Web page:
Make note

The Lord has been faithful to provide for me and my family in so many ways across the years. In fact, a desire to encourage others by sharing some examples of His goodness is what led me to begin blogging. I promised to write this particular post for some friends in various stages of buying and selling homes, but I pray the over-arching message of God going before us will resonate with many of you.

As I open up my mental portfolio containing instances of God’s providence, the file marked “Real Estate Transactions” stands out because it encompasses events that still give me amazement-induced goose bumps when I recall the specifics all these years later.

Several months after my late husband Ray and I got married, we began to contemplate the possibility of purchasing our first home. The image of him sitting at his drawing board/desk, his silhouette illuminated by a clamp-on light as he calculated and re-calculated the numbers, is etched in my memory. After several such assessments, we decided to purchase a townhouse attached to one other unit. We had three bedrooms on the top floor, an open floor plan on the main level and a full basement which we partially finished – plenty of room even after our daughter Mary was born two years later.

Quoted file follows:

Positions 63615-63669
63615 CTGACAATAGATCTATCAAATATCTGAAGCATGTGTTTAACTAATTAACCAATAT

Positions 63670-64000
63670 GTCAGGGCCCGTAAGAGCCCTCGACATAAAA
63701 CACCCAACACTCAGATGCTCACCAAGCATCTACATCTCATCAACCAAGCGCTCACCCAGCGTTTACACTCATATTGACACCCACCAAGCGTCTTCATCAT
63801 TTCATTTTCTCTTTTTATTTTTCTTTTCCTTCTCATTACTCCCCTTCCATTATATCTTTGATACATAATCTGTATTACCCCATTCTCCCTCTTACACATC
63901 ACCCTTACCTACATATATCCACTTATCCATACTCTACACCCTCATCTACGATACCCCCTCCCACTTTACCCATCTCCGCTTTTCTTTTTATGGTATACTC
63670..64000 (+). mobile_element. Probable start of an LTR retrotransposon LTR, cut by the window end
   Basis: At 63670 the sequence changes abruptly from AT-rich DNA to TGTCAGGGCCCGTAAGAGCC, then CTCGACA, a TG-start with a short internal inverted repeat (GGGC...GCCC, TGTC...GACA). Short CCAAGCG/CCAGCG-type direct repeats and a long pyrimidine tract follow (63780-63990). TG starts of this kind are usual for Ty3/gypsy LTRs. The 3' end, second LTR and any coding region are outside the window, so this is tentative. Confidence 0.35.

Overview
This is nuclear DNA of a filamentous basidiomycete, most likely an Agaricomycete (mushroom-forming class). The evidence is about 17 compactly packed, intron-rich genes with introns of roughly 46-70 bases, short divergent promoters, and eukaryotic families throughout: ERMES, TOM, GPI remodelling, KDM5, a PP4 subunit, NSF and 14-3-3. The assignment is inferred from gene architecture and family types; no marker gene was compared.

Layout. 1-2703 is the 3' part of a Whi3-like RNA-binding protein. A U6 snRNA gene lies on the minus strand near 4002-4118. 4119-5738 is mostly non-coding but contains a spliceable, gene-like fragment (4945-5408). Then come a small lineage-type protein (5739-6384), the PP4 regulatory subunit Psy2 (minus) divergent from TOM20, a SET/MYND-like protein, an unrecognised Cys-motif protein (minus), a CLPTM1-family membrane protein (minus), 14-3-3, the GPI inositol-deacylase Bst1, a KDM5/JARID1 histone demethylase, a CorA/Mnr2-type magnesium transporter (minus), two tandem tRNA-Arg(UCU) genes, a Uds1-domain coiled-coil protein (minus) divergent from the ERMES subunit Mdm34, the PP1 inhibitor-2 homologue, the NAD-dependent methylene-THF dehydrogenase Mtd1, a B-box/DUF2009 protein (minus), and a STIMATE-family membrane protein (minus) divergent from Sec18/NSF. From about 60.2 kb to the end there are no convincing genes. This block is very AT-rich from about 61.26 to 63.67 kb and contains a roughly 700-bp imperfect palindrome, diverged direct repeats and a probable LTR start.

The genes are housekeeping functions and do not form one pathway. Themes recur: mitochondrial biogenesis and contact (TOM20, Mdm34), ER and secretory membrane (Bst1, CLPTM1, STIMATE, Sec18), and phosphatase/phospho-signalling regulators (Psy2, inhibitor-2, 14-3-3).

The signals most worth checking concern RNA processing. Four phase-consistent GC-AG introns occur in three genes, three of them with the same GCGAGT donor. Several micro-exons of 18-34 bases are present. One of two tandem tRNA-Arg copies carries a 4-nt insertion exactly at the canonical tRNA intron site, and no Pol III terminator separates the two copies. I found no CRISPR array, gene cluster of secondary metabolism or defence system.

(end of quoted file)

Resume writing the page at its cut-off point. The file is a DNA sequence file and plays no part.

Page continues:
But when I became pregnant with daughter Jessie, Ray and I decided to start looking for a single family home to accommodate our growing family. Unfortunately, the houses we could afford weren’t within our desired distance to work and those in our preferred areas were priced beyond our budget. We looked and looked, our hopes repeatedly dashed. It was a hot, humid summer in Delaware and I was eight months pregnant, with all the attendant hormonal upheaval. So, when Ray excitedly told me about an open house at an older home in the same neighborhood as our townhome, I suggested he check it out while I treated my hot, tired, grumpy self to a nap.

Ray returned from the open house, his spirits still high, and announced, “You really need to see this one! It could be our house.” Several days later, I accompanied him on his return visit. I, too, liked what I saw. Coached by our realtor, we made an offer slightly under the asking price, only to be outbid. Once again deflated by dejection, we surmised it wasn’t the one after all.

Several weeks and more disappointing house-shopping jaunts later, the owners called to let us know the deal had fallen through and their house was back on the market. After thorough consideration of our options, Ray and I decided their house actually was the one.